Some things are meant to be subjective. Like your favorite candy, for instance. If I asked Johnny to define the perfect candy, he’d grab a box of Good ‘N Plenty’s from the cupboard. If he asked me to define the worst candy, I’d take that box of Good ‘N Plenty’s and throw it in the trash. And as Johnny mentioned in this post, he won’t be partaking in any Peeps next Sunday. So I’ll be forced to eat double the amount of Peeps so we stay in good favor with the candy gods. But it’s perfectly a-okay for our definitions of good candy to be polar opposites.
But there’s one thing that seems to have lots of definitions when it should just have one definition. And that’s budgeting. If you asked 10 random people if they have a budget, there’s a good chance that almost every single one of them would say “Yes.” But if you asked them what a budget is, you’d probably get 10 different answers. And here are a few of them:
The “I’m out of money” budget — This budget is the one where you don’t spend more than you have in your bank account. I know this budget well because I used to budget like this when I first started college. Friends: “We should all go out to dinner tonight!” Me: “You guys can go, but my budget is just too tight.” Translated: I’d love to, but I only have $5 in my bank account. I thought as long as I didn’t go into credit card debt, I was doing okay. Sure, I spent every cent I made. But it wasn’t overspending because I didn’t spend more than I had, right? Right??
The “I don’t buy the most expensive stuff” budget – Sometimes, budgeting is defined as simply restraining your spending, even if just a little bit. Buying a $2,000 rug doesn’t deserve a pat on the back just because there are $10,000 rugs out there. Or this: “We stuck to a budget on vacation.” Translated: We didn’t always choose the priciest restaurants, and our room wasn’t the penthouse suite. Unless there’s a rhyme or reason to how much you spend, it’s not really budgeting.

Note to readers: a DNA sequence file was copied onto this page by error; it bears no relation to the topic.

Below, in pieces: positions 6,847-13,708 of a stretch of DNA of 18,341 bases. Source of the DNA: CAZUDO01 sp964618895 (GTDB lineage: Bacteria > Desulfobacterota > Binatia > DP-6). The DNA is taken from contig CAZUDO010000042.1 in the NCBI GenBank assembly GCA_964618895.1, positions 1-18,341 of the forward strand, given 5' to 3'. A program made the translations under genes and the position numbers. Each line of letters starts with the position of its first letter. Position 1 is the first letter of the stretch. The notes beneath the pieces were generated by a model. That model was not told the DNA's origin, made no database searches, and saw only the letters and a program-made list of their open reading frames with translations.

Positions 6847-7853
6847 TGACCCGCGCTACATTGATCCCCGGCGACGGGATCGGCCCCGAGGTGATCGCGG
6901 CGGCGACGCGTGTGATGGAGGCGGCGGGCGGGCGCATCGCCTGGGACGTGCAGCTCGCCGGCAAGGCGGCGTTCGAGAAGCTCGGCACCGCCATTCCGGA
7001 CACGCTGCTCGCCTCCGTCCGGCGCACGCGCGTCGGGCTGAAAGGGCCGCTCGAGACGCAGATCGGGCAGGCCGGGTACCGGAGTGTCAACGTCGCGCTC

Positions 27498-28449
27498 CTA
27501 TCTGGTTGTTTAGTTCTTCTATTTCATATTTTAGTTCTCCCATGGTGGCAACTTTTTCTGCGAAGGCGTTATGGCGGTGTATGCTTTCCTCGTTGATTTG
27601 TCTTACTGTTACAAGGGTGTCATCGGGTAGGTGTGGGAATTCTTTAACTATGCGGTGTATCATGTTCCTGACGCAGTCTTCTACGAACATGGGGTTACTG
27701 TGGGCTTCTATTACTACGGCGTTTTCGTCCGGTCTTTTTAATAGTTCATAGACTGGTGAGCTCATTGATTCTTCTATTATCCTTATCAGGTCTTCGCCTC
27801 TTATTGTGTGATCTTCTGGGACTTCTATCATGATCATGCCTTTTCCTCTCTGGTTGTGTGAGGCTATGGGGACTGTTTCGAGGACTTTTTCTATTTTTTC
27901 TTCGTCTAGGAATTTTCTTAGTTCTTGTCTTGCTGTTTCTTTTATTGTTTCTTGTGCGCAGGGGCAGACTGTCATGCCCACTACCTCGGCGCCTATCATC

The “As long as it’s a good deal, it’s okay to buy it” budget — There have been months when Johnny and I have found ourselves drifting into this definition of budgeting. Despite coming up with a specific budget, you don’t really commit. Or, rather, you commit until something totally splurgalicious comes your way. “We’re not spending any money on clothes this month.” Translated: If we go to Target today and I see a cute shirt, I’m getting it. Because Target’s a good deal. So it’d still be within our budget.”
Maybe one of those definitions sounded eerily familiar, like seeing an actor in real life and thinking he must be someone you know. Or maybe you have a different definition of budgeting you’d add to that list. Johnny and I would like to add a definition, and that’s our definition of budgeting.
The “I track my spending with a purpose” budget — For Johnny and me, budgeting has a simple, yet specific definition. First, it’s setting financial goals. Then it’s coming up with a plan to achieve those goals. And last, it’s tracking your spending and savings each month. It’s not just tracking and saving, though. It’s tracking and saving with a purpose.
That’s our definition in very, very short form. If you’d like our long form definition, here it is. Maybe someday when we’ve met every savings goal we can think of, it will be okay to to just buy what we want, when we want. But I’d like to think that even then, we’ll still stick to a budget. What about you? How do you define budgeting?